Claire, how have your duties changed within the team?
Claire Williams: First, thank you very much for having me here today, I feel privileged to be sitting among such amazing company. They haven't changed hugely. My primary focus has always been the commercial side of the team - to get the budget in, to keep us going racing. That won't change, that will remain my primary concern. Obviously with the Deputy Team Principal title comes some responsibility for the technical side of what we do, so I'm going to be working with our technical director Mike Coughlan to ensure we have the resources we need to get us back up to the top. And then inevitably there's the governance side of the role as well, so working with FIA/FOM issues.
So how does the team structure work now?
CW: It hasn't changed hugely, as I said. We have a board at Williams made up of an executive committee that runs the team and the wider business on a day-to-day basis. That doesn't change but personally I suppose I will be going to every grand prix, so that's a slight change. I used to before. Frank is still our main leader and that doesn't change.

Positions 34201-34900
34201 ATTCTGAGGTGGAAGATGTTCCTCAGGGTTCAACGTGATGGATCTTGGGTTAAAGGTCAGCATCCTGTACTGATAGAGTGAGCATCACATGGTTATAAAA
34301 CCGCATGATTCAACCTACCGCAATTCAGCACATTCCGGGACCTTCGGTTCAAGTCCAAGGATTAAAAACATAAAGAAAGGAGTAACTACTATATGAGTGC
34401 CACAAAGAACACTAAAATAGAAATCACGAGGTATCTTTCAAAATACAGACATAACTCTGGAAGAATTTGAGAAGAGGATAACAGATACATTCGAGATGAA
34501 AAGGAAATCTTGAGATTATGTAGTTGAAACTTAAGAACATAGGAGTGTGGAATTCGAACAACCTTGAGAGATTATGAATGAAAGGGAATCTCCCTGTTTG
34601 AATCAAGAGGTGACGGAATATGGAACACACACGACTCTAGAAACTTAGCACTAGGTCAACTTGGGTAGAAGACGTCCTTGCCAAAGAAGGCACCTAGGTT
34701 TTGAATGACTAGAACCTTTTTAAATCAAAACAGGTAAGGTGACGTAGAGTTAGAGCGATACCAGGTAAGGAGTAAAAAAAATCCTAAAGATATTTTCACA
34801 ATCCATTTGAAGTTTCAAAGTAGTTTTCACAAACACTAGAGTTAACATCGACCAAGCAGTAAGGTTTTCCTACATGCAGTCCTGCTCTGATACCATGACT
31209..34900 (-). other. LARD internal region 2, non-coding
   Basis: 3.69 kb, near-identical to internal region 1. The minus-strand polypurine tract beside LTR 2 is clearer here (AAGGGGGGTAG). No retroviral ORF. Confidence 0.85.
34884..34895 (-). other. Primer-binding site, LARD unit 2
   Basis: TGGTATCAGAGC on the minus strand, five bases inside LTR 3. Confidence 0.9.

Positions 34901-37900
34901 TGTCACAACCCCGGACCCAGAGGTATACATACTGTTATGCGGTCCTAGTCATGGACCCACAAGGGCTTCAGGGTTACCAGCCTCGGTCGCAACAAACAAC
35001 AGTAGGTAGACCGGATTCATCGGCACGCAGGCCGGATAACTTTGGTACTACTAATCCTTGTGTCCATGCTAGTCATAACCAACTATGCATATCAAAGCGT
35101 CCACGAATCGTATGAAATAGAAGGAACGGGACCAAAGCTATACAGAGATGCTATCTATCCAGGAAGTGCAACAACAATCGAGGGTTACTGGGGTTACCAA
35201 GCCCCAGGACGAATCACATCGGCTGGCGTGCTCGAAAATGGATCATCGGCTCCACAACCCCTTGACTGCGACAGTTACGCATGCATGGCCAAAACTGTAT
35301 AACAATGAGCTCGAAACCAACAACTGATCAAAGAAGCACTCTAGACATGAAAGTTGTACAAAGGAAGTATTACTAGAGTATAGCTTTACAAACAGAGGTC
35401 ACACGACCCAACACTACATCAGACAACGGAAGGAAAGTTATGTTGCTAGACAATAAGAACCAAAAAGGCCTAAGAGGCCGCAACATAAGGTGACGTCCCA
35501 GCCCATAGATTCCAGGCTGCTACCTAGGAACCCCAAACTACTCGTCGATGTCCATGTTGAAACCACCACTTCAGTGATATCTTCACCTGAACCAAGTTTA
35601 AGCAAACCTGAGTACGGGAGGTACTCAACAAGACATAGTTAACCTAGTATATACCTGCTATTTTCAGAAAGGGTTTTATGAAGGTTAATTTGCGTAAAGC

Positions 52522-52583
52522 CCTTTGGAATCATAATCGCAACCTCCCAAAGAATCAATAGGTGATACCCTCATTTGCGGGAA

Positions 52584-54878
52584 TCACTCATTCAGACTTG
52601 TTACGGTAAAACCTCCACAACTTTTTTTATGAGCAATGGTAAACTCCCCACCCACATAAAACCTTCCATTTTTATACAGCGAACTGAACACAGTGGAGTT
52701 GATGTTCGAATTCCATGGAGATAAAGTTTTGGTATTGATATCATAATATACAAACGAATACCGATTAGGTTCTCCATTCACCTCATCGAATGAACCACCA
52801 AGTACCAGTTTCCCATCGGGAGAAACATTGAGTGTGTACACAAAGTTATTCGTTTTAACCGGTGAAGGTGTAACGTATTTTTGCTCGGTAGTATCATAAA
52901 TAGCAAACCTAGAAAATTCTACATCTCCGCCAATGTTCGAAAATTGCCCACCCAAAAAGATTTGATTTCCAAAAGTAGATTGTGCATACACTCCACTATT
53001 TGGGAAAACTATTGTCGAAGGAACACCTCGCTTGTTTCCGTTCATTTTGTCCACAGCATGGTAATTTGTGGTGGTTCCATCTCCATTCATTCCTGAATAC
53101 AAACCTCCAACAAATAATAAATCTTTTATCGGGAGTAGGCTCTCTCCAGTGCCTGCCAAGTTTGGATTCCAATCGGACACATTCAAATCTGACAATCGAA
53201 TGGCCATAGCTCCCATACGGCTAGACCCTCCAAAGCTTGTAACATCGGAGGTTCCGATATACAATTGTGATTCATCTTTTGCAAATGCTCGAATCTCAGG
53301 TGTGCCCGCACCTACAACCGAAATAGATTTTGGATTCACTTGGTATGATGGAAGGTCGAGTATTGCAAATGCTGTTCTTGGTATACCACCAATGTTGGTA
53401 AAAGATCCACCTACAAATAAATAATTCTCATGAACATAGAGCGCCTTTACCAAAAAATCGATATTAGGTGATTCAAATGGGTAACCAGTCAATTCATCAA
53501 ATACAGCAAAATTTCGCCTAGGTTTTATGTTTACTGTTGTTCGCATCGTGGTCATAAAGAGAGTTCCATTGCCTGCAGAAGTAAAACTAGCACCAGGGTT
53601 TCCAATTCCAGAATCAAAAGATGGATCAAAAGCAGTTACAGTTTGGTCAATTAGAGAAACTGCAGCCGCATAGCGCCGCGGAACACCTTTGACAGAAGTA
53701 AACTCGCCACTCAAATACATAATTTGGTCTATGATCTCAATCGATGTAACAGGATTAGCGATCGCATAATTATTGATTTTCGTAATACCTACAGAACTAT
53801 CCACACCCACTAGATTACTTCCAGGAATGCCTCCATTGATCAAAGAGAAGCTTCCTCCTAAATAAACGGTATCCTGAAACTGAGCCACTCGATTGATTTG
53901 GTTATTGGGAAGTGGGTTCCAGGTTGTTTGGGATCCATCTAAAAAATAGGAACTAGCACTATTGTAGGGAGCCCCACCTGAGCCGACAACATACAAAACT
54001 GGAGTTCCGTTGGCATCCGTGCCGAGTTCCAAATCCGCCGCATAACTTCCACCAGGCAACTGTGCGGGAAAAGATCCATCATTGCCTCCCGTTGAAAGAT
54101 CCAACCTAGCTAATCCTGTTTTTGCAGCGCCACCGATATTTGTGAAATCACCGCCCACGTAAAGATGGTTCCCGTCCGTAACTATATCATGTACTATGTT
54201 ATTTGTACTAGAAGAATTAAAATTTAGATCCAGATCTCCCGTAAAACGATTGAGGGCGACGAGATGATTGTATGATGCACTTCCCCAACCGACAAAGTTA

Christian, you might have hoped that Malaysia was dead and buried and we could moved on but your driver has reignited the subject by saying that he doesn't apologise for winning and that he would do the same again. Where does management stand on this?
Christian Horner: You don't want to talk about Malaysia the race, or the pitstops or anything like that? In Formula One you're always going to have a con?ict between a drivers' interest and a drivers' championship and a constructors' world championship and I think unlike other sports you don't have those two elements going on at any point in time. Of course from a driver's perspective, the drivers' championship is everything to them. Sebastian made clear his position yesterday, some of the rationale behind that. As we've always known, the position between our two drivers, there's never been too much love lost between the two of them and it's a situation that's been clear for probably the last four to ?ve years. It's something that we've managed and during that time we've still go on to score over 2000 points, 35 grand prix victories, six world championships. So within the team it's nothing new. Obviously it's a bit more public, it's a bit more interest for you guys in terms of what's going on but as far as we're concerned it's business as usual. I think, as far as team orders goes, what's happened, happened. Sebastian's explained himself, he's explained himself to me. He's apologised to myself and every individual in the factory and the issues been dealt with. We move on and focus on the challenges of this weekend.
Has he basically been given the green light by the fact the team owner and his advisor have said that there are no team orders?